This seventh annual census undertaken by the Royal College of
Psychiatrists indicated psychiatric staffing in England, Scotland,
Wales and Northern Ireland as at 30 September 1998.
Modifications to the methodology this year have allowed a more
detailed analysis of areas such as consultant retirements and
recruitment. Information about SHO posts and their use by either
psychiatric trainees or those aiming for careers in general
practice is now clearer also.
There continues to be a significant vacancy rate for
consultants and this has increased this year. There is considerable
variation both between different parts of the UK and between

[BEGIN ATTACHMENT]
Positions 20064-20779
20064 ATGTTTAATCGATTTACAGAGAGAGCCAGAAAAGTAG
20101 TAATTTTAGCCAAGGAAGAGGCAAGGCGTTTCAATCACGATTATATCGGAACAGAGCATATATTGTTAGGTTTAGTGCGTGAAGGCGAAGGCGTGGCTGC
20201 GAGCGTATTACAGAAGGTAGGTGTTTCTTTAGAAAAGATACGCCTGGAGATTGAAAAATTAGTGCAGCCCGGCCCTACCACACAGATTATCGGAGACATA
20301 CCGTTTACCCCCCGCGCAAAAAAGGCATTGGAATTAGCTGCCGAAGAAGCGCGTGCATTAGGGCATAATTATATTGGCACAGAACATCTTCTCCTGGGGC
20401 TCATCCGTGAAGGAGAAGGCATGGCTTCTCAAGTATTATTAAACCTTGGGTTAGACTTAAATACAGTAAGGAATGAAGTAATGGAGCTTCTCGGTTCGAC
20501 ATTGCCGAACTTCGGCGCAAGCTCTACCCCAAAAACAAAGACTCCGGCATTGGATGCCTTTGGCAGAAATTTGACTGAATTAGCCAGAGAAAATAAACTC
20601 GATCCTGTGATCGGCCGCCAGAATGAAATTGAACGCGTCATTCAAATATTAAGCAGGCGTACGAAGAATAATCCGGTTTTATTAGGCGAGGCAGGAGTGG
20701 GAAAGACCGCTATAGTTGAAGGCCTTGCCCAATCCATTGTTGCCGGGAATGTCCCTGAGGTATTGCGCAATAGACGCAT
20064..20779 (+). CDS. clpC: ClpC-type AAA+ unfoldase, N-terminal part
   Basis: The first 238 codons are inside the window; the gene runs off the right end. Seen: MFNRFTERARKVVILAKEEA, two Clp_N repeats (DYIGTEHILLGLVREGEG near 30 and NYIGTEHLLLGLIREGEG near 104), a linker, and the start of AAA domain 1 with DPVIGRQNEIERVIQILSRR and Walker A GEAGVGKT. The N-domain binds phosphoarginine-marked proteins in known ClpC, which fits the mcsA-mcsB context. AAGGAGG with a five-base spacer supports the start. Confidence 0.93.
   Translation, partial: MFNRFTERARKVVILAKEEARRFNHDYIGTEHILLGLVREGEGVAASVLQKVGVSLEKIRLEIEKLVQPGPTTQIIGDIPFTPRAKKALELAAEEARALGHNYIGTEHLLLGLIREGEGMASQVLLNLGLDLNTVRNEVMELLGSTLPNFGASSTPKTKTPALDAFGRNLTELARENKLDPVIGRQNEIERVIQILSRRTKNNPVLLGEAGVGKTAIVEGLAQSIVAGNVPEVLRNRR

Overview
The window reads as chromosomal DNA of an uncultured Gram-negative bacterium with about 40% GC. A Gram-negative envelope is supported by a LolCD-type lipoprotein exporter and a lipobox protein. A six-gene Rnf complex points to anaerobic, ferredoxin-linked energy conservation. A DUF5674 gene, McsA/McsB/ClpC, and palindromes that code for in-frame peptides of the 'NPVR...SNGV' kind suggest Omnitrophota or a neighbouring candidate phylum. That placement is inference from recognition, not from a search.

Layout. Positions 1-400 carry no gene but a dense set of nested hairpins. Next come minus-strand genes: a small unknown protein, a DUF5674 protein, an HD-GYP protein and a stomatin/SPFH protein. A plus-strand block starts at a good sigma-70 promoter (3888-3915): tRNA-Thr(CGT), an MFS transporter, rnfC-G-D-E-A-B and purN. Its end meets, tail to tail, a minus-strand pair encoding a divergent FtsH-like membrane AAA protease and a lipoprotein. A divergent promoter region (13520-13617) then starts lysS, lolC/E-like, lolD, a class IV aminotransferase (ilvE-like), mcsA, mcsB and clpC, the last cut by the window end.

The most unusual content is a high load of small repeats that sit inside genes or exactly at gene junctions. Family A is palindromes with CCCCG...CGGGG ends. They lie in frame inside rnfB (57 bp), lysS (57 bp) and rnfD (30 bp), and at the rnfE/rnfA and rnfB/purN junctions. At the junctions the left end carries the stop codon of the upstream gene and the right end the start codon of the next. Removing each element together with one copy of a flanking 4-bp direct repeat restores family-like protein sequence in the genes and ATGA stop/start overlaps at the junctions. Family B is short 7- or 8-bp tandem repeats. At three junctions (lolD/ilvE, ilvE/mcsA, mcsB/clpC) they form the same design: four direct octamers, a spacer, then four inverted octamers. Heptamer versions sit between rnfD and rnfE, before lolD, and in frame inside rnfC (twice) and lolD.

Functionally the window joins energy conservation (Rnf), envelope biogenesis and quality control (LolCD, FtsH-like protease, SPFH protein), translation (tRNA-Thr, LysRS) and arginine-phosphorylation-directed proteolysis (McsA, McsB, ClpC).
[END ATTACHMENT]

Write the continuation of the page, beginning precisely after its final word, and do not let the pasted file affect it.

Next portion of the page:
specialities. England consistently has the highest vacany figures
for all specialities apart from forensic psychiatry, where the
highest numbers are for Wales (20%). By speciality, rehabilitation
(25%), old age (18%), learning disability (17%) and substance
misuse (16%) are the most problematic areas and only some of this
is accounted for by increased establishment of new posts.
Increased movement of established consultants to new posts
seems of increasing significance.
The other factor of relevance is regional variation, with
Northern England doing much worse with around 20% vacant posts
compared with other areas. A steady increase in non-consultant,
non-training grade posts over the past 3 years may be one of the
ways trusts are finding to meet the skills shortfall at consultant